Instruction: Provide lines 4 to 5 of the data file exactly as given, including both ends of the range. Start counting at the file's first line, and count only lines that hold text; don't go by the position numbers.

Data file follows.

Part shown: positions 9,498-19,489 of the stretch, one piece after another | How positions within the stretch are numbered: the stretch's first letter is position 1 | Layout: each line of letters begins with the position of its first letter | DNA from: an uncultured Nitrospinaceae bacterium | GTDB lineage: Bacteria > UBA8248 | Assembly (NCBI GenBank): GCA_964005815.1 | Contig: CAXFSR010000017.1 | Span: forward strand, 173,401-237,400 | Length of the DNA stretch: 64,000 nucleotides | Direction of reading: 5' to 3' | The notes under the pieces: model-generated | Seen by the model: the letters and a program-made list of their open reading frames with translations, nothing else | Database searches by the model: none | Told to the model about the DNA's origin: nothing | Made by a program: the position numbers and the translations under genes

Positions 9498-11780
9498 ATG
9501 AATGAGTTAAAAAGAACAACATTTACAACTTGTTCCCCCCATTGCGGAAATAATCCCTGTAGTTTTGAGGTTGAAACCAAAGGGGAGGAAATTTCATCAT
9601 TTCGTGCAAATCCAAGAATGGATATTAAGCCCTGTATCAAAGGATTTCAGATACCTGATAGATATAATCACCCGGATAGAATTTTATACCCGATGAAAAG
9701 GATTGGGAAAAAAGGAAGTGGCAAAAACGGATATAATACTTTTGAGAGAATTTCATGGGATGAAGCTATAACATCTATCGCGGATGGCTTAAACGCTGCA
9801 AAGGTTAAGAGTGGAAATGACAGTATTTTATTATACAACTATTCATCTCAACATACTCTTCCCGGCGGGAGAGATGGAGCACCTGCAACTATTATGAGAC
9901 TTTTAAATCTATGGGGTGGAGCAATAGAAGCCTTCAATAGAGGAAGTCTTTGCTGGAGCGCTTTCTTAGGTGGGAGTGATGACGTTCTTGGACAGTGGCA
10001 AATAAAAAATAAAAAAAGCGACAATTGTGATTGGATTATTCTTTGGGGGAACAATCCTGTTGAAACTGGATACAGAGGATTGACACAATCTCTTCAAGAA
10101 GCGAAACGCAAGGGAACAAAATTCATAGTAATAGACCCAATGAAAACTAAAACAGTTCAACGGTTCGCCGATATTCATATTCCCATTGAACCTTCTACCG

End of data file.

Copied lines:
9501 AATGAGTTAAAAAGAACAACATTTACAACTTGTTCCCCCCATTGCGGAAATAATCCCTGTAGTTTTGAGGTTGAAACCAAAGGGGAGGAAATTTCATCAT
9601 TTCGTGCAAATCCAAGAATGGATATTAAGCCCTGTATCAAAGGATTTCAGATACCTGATAGATATAATCACCCGGATAGAATTTTATACCCGATGAAAAG